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The Pacific tales given a modern dance spin in MĀUI

Sydney Opera House

Direct from Aotearoa and created by Fresh Movement Collective comes MĀUI, a contemporary dance reimagining of Pacific storytelling. The production focuses on tales revolving around the heroic demigod, Māui. It vibrantly explores his many sides, from pulling down the sun to lifting the islands out of the water, and more.

Following a gold medal win at the World Championships, MĀUI creator, Hadleigh Pouesi was at a crossroads on how to continue to grow, push himself, and create more opportunities for young people in dance. The answer was to take hip-hop dance to the theatre.

Thirty young dancers feature in the production, which includes a wide mix of dance styles, from traditional Pacific forms, haka, hip-hop, and capoeira. Alongside dance, music, projected animation, and spoken word are used to immerse you in the stories of Māui .

This is the first time the group has taken the performance outside of Aotearoa. Hadleigh Pouesi says, “I have to pinch myself daily, and I still kind of don’t believe it, that we’re actually coming over to the Sydney Opera House.”

Ahead of the show, we spoke with the Artistic Director of Fresh Movement Collective, Hadleigh Pouesi, about his inspiration, the stories and all things MĀUI:

The show title MĀUI refers to the great culture hero and trickster in Polynesian mythology. His origins vary from culture to culture, but many of his main exploits remain relatively similar. What made you choose to bring the stories of the demigod Māui to the stage?

Hadleigh Pouesi: My wife is an early childhood teacher and she had brought home the books that we used to read growing up here in Aotearoa. And I thought, man, whatever happened to these tales, you know, at a certain time you stop hearing about the myths and the legends. What were the lessons they wanted us to get from this? From there, it spun me into a research period and finding out that Māui isn’t just a Māori character.

But it’s a character that has footprints all throughout Polynesia, Micronesia, Melanesia, and then seeing the similarities and understanding how these stories would have been told and passed from island to island. It really kind of made us just excited to be able to bring the stories that we’ve grown up with and give them a 2024 coat of paint.

And so that’s kind of been the reason why we thought that Māui is something that really resonates with everybody. It’s something that we all grew up with as specific people, but something that a lot of us maybe have forgotten about. 

Can you share some of the myths and legends that are explored in the dance?

The show is split up into chapters and each chapter looks at a different characteristic of Māui, but also a different tale of Māui. So we show the power, the power of Māui through the tale of him pulling the sun down, and so we use Kapa Haka to tell that story. And then we tell the story of how he stole fire from the underworld to give it to Earth and we use that story to speak of his generosity.

We speak of Māui pulling the islands up from the water. We speak of the death of Māui as well, and each of the tails are linked with a characteristic of Māui that is then, spoiler alert I guess, the mirror is shown to the audience and said, hey, that these are the characteristics that us as Pacific people carry as well.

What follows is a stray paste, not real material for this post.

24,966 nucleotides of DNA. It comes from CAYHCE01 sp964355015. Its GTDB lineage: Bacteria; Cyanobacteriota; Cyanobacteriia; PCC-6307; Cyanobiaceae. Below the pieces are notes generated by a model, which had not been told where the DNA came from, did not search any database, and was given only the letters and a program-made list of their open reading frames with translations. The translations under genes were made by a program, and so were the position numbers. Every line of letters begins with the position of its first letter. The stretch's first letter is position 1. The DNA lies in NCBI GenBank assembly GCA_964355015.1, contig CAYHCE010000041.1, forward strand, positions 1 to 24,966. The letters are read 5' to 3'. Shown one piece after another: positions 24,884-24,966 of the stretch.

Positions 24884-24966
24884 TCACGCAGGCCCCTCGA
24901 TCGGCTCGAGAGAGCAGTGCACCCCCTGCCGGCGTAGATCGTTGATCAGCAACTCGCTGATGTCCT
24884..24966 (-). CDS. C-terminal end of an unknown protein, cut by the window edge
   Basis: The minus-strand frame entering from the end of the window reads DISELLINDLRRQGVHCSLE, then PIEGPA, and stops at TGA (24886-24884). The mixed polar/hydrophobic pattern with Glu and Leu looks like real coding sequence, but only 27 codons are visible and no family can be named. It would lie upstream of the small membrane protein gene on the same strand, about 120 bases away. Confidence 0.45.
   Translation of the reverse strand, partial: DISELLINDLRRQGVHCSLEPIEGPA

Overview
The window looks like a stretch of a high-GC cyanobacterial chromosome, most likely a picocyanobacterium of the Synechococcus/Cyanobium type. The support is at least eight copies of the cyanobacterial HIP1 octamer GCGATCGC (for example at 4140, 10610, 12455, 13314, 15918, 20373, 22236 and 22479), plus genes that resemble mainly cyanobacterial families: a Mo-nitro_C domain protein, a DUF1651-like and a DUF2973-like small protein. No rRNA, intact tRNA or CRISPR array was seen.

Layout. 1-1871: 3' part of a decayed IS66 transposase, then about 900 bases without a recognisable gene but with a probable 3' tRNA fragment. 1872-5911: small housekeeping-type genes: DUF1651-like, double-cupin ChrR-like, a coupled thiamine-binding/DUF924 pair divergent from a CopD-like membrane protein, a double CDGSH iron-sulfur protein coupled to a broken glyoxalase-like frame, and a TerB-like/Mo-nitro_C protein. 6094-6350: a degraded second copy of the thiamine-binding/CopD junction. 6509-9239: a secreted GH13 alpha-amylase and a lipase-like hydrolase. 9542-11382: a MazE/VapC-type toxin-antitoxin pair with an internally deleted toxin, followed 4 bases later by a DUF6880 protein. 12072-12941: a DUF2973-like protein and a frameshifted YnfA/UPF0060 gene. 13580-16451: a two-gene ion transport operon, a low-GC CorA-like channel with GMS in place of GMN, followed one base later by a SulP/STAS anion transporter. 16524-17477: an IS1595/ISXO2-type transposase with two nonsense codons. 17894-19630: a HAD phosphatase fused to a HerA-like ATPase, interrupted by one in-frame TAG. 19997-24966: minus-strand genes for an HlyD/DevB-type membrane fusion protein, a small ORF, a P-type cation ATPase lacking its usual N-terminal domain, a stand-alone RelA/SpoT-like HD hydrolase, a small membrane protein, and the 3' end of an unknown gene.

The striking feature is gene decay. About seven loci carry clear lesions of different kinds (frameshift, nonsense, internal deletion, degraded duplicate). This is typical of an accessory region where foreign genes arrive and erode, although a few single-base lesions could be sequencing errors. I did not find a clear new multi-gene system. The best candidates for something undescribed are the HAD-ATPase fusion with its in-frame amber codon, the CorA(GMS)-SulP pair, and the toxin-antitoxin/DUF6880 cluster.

Each chapter sounds so unique, using such blends of different dances. Is there a moment in the performance that stands out for you?

Hadleigh Pouesi: Yeah. We start the show with a Fijian chant. You know, there’s thirty of us on stage and we’re chanting this chant so loud and I can’t hear the person next to me because the audience is screaming [so excited].

We’ve got a band that plays pre-show, kind of encourages the audience to sing along, get up and have a bit of a boogie. And so then when we come in to start the show, we’re starting hot. You know, the audience is ready to go. They’re wrapped up. It’s kind of like you’re going to a State of Origin game. And so to have that feeling and to feel the mana of our people. That’s always a moment in our show that stands out.

Why is it important to introduce or reintroduce these stories to young people?

Hadleigh Pouesi: If we don’t tell these stories we kind of lose a little bit of our DNA, we lose a little bit of our connection. And so for us, we feel that we understand the knowledge and we’ve been given this platform to be able to share with other young people. If we don’t do that, we’re doing our culture a disservice.

We’ve had feedback from teachers, parents and students here in New Zealand that they felt after watching the show that they had the confidence to engage with their culture.

What can we expect as the audience, as you bring these stories to life on stage? 

Hadleigh Pouesi: I use the word extravaganza a lot. Just because we pack the hour with so much stuff, like we’ve got beautiful animation that tells the narrative. We’ve got some musicians that are coming over, some spoken word artists that are coming over… yeah it’s an extravaganza.

I think as Pacific performers, we have a natural flare. We have a natural flavour, a secret ingredient that when you put us under the lights and you press play on the music, something comes to life. We call that mana. We call that ihi. But I can’t really describe it in more words than that.

It’s for our Pacific families over there. It’s a show that you will leave proud of your culture, proud of your people. But if you are not connected to Pacific culture, it’s an entertaining show that will keep you smiling, crying, laughing from beginning to end. 

MĀUI will bring its vibrant energy to the House 29 - 31 August 2024.

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